Cheerios had its heart in the right place. It wanted to help save America’s imperiled bee populations because, after all, the animated “pitchman” for its Honey Nut variety is a honeybee.
But like every tasty toasted oat in every Cheerios box, the rescue plan had a hole.
Cheerios, owned by General Mills, stuck 1.5 billion packaged wildflower seeds in boxes so that patrons could plant them. It was part of the company’s Bring Back the Bees campaign, complete with its own hashtag, which sought to create habitat that bees are losing to development, farms and insecticides.
But some of the seeds on the list are invasive species that kill native plants and take over the places where they grow. Kathryn G. Turner sounded an alarm when the free-seed giveaway came to her attention on Twitter.
A few days after the tweet, the website Lifehacker.com contacted Turner at Colorado State University, where she’s an evolutionary biologist and postdoctoral fellow in the Department of Bioagricultural Sciences and Pest Management. The world caught on when Lifehacker’s story broke.
“The original plant listing included a plant that was invasive,” Turner said Wednesday, although the seed supplier said Chinese Forget-Me-Nots weren’t actually in the package.
Here’s what Lifehacker accurately reported: “Forget-Me-Not … is banned as a noxious weed in Massachusetts and Connecticut, for example. The California poppy is nice in California, but listed as an invasive and exotic pest plant in southeastern states. And many of the flowers on this list are not native anywhere in the U.S., so they are not necessarily good matches for local bees.”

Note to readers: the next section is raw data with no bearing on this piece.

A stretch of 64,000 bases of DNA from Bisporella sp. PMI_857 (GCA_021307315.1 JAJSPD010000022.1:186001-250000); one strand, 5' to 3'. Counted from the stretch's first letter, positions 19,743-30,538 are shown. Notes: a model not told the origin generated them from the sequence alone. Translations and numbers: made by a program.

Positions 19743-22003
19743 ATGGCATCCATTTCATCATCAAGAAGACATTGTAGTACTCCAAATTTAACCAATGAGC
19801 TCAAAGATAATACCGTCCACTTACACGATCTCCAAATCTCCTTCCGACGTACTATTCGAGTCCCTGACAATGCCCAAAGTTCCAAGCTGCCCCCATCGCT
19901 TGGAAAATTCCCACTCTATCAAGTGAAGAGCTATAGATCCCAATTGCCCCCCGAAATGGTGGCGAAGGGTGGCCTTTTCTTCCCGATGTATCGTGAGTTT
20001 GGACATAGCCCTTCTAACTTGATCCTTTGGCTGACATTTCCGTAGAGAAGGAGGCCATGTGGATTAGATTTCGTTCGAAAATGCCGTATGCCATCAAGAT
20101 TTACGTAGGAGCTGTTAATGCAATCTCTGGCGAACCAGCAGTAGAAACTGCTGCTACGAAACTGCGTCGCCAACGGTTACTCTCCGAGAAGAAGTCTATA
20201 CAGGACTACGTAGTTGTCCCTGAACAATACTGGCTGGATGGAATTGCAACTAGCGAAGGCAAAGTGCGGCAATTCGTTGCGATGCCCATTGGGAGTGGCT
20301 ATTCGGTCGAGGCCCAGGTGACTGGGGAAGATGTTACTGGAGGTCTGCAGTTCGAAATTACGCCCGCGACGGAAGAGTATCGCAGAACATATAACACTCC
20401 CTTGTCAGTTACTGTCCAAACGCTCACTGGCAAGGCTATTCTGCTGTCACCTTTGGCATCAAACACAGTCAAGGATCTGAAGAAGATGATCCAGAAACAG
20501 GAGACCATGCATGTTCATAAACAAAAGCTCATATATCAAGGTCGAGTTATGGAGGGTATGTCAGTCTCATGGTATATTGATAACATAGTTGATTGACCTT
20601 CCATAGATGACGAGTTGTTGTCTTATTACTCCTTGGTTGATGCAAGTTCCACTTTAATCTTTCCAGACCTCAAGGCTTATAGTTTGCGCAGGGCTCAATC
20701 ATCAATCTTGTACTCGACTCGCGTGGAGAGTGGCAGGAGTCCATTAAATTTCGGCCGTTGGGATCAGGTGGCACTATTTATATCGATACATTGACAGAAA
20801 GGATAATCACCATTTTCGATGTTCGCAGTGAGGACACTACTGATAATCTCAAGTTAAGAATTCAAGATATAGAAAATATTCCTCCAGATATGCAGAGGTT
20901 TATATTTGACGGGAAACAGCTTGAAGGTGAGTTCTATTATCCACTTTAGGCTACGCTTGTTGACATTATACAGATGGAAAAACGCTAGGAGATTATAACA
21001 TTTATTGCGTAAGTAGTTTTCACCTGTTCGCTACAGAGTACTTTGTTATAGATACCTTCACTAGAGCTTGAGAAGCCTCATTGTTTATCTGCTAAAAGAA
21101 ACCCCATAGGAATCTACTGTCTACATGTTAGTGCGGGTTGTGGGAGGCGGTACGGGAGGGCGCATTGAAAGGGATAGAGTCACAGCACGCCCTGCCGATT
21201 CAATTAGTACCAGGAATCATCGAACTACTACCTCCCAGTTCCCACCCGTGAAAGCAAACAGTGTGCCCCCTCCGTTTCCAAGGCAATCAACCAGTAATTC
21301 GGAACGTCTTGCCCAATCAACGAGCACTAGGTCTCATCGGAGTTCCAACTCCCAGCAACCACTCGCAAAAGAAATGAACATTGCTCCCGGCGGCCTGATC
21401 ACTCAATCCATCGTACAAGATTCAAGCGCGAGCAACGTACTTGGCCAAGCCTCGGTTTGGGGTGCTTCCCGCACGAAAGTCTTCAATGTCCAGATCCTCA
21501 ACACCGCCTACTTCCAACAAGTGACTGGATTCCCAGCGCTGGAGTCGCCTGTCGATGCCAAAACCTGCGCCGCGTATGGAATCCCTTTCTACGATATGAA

The revelation seemed to pain Turner because she knows that bees are in trouble — disappearing by the millions, which, in turn, puts many crops they pollinate at risk — and that General Mills was trying to do a good thing. On Wednesday, company spokesman Mike Siemienas explained: “The Honey Nut Cheerios wildflower packets contain the same varieties of seeds that consumers will find in seed racks at major national home store chains throughout the U.S.”
And the packets are “just a small part of” General Mills’s bid to help bees, he said. The company has invested $4 million into the effort in the past five years in partnership with the Xerces Society, which works on behalf of pollinators such as butterflies and bees. “Large-scale habitat projects have already been planted or are already underway with farms supplying ingredients to Cheerios” and others, Siemienas said.
But individuals can get involved, too, as a company statement noted: “Planting wildflowers is recommended by conservationists as one of the best ways to support pollinators. It’s a fun, simple way to help.”
Fun maybe, but not so simple, according to Turner. Even though seeds are available in home improvement stores, that doesn’t mean they should be trafficked across the country in boxes to areas where they don’t belong, she said. Given some places’ ban on Forget-Me-Nots, for example, “I don’t know how they would be able to send seeds to those states.” Since that first tweet and the Lifehacker article, she has been giving insight and advice to the public.
While several other plants on the Cheerios list are nonnative, “that doesn’t mean it will be a problem, but it’s a significant risk,” Turner said. “My thing is, why they would have chosen that at all. I have no idea. I mean it seems like some biologist should be involved. What they’re trying to do is biological.”